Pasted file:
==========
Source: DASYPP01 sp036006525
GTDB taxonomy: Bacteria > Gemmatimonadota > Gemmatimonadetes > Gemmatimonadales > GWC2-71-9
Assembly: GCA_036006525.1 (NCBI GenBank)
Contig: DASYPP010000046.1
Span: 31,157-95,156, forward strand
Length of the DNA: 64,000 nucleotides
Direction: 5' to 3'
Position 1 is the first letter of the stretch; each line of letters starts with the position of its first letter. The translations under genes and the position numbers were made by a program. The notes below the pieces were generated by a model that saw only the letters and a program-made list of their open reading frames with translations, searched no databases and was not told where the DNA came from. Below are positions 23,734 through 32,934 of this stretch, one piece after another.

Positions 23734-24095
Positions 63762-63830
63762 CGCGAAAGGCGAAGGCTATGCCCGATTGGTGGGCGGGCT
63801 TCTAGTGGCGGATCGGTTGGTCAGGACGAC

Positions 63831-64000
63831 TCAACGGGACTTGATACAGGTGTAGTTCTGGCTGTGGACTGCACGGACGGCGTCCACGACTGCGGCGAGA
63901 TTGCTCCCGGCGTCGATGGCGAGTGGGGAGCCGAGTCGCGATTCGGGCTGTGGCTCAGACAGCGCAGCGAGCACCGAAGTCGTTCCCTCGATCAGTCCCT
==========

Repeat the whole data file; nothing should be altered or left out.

Source: DASYPP01 sp036006525
GTDB taxonomy: Bacteria > Gemmatimonadota > Gemmatimonadetes > Gemmatimonadales > GWC2-71-9
Assembly: GCA_036006525.1 (NCBI GenBank)
Contig: DASYPP010000046.1
Span: 31,157-95,156, forward strand
Length of the DNA: 64,000 nucleotides
Direction: 5' to 3'
Position 1 is the first letter of the stretch; each line of letters starts with the position of its first letter. The translations under genes and the position numbers were made by a program. The notes below the pieces were generated by a model that saw only the letters and a program-made list of their open reading frames with translations, searched no databases and was not told where the DNA came from. Below are positions 23,734 through 32,934 of this stretch, one piece after another.

Positions 23734-24095
Positions 63762-63830
63762 CGCGAAAGGCGAAGGCTATGCCCGATTGGTGGGCGGGCT
63801 TCTAGTGGCGGATCGGTTGGTCAGGACGAC

Positions 63831-64000
63831 TCAACGGGACTTGATACAGGTGTAGTTCTGGCTGTGGACTGCACGGACGGCGTCCACGACTGCGGCGAGA
63901 TTGCTCCCGGCGTCGATGGCGAGTGGGGAGCCGAGTCGCGATTCGGGCTGTGGCTCAGACAGCGCAGCGAGCACCGAAGTCGTTCCCTCGATCAGTCCCT